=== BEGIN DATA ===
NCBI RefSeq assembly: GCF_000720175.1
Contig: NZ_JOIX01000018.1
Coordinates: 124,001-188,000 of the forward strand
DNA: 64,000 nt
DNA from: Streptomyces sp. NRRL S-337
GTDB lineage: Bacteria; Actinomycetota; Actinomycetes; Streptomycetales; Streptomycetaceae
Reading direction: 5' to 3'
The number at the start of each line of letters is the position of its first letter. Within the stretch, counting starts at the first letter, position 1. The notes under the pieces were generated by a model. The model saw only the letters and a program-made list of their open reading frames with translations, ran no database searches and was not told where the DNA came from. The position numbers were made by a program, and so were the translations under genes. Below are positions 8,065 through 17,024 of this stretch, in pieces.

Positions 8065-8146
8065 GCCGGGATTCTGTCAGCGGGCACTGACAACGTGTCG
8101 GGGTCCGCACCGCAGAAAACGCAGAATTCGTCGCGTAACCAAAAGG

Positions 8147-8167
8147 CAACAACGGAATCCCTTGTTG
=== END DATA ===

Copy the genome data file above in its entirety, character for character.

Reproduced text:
NCBI RefSeq assembly: GCF_000720175.1
Contig: NZ_JOIX01000018.1
Coordinates: 124,001-188,000 of the forward strand
DNA: 64,000 nt
DNA from: Streptomyces sp. NRRL S-337
GTDB lineage: Bacteria; Actinomycetota; Actinomycetes; Streptomycetales; Streptomycetaceae
Reading direction: 5' to 3'
The number at the start of each line of letters is the position of its first letter. Within the stretch, counting starts at the first letter, position 1. The notes under the pieces were generated by a model. The model saw only the letters and a program-made list of their open reading frames with translations, ran no database searches and was not told where the DNA came from. The position numbers were made by a program, and so were the translations under genes. Below are positions 8,065 through 17,024 of this stretch, in pieces.

Positions 8065-8146
8065 GCCGGGATTCTGTCAGCGGGCACTGACAACGTGTCG
8101 GGGTCCGCACCGCAGAAAACGCAGAATTCGTCGCGTAACCAAAAGG

Positions 8147-8167
8147 CAACAACGGAATCCCTTGTTG